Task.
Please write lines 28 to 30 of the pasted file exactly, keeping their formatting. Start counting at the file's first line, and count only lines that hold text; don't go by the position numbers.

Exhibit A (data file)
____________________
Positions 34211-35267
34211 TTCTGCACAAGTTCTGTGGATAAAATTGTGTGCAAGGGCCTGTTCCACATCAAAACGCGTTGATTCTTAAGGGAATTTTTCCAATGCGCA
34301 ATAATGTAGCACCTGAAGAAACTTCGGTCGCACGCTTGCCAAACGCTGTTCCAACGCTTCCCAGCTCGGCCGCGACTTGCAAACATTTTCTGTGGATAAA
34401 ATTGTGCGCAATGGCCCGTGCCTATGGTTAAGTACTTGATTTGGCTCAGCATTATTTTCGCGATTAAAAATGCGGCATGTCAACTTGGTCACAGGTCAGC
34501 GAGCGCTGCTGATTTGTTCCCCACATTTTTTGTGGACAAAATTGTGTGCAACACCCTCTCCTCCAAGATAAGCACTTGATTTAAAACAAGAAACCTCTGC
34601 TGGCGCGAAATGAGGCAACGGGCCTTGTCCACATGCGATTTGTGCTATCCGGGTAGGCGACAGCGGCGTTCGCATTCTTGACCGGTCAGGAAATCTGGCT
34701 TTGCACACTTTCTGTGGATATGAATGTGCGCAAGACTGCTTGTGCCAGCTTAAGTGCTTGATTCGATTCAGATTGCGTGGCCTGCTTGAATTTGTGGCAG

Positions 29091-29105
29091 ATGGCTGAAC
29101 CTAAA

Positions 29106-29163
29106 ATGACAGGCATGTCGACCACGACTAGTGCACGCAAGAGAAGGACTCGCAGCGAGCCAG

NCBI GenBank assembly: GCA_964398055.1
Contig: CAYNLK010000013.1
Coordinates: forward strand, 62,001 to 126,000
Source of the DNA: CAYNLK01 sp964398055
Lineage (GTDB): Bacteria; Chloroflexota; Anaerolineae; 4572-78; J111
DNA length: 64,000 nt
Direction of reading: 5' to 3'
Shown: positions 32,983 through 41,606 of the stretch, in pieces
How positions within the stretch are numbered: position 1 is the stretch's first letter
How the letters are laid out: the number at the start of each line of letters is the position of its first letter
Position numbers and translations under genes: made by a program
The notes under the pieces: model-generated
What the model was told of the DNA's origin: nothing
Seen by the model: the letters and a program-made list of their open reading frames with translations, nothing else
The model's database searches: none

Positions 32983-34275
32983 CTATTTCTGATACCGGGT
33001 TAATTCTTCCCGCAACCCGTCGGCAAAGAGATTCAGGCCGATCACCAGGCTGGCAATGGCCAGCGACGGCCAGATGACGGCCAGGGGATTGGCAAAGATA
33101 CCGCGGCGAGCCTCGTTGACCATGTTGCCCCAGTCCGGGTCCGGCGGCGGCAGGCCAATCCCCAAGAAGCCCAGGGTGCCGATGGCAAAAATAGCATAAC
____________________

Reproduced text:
Positions 32983-34275
32983 CTATTTCTGATACCGGGT
33001 TAATTCTTCCCGCAACCCGTCGGCAAAGAGATTCAGGCCGATCACCAGGCTGGCAATGGCCAGCGACGGCCAGATGACGGCCAGGGGATTGGCAAAGATA